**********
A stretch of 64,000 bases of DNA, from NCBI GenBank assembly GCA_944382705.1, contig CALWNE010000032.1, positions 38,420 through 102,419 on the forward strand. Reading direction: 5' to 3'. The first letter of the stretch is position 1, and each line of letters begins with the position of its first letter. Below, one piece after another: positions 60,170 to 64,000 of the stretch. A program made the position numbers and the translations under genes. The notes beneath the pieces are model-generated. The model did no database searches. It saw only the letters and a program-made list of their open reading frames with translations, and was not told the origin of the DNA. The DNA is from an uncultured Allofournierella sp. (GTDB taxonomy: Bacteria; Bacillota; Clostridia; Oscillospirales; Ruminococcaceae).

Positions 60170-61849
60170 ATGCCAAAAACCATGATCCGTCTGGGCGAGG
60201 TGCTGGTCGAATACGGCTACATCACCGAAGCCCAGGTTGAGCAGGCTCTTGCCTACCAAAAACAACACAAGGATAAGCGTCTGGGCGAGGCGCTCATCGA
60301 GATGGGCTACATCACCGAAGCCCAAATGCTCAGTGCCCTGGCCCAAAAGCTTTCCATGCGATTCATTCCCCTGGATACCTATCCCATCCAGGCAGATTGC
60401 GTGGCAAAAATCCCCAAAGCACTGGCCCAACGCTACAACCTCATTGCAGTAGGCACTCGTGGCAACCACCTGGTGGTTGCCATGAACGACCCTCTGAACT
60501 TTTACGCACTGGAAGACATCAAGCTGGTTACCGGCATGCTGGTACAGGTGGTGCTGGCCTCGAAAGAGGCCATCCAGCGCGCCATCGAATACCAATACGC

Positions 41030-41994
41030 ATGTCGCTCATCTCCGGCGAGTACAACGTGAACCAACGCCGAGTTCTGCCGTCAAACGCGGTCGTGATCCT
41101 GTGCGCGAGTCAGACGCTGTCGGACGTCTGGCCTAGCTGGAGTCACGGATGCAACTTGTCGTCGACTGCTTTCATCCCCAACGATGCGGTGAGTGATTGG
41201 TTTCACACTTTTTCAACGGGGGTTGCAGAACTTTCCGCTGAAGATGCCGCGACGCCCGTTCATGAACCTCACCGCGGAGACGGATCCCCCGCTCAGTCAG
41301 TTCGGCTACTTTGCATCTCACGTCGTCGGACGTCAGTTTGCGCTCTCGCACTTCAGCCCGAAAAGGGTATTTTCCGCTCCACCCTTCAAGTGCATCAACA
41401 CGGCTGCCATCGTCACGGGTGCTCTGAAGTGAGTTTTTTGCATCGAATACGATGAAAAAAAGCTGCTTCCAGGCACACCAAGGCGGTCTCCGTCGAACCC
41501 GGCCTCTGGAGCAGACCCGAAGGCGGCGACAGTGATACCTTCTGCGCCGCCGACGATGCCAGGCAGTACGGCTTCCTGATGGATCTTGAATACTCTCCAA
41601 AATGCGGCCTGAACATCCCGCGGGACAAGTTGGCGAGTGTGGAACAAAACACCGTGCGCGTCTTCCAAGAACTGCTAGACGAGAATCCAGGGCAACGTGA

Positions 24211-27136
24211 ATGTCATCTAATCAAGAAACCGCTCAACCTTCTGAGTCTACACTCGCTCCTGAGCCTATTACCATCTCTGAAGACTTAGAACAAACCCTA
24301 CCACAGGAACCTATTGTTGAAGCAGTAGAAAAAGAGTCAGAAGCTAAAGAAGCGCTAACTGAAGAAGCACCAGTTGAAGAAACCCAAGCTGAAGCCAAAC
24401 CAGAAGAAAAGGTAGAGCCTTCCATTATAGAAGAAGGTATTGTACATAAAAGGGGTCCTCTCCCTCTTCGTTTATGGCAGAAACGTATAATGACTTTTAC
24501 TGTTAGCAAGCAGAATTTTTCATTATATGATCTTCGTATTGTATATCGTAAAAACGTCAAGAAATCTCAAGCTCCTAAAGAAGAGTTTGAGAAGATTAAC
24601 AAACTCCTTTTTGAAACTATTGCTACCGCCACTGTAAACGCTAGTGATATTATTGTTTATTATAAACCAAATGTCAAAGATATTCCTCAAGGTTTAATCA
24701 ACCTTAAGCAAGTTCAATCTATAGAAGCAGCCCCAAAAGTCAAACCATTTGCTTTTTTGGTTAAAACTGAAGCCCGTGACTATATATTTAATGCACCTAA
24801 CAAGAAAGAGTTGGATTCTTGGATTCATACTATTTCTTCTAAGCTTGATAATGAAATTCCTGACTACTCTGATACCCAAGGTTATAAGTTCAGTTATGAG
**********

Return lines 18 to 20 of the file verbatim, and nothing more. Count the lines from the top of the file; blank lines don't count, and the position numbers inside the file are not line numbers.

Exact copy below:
24301 CCACAGGAACCTATTGTTGAAGCAGTAGAAAAAGAGTCAGAAGCTAAAGAAGCGCTAACTGAAGAAGCACCAGTTGAAGAAACCCAAGCTGAAGCCAAAC
24401 CAGAAGAAAAGGTAGAGCCTTCCATTATAGAAGAAGGTATTGTACATAAAAGGGGTCCTCTCCCTCTTCGTTTATGGCAGAAACGTATAATGACTTTTAC
24501 TGTTAGCAAGCAGAATTTTTCATTATATGATCTTCGTATTGTATATCGTAAAAACGTCAAGAAATCTCAAGCTCCTAAAGAAGAGTTTGAGAAGATTAAC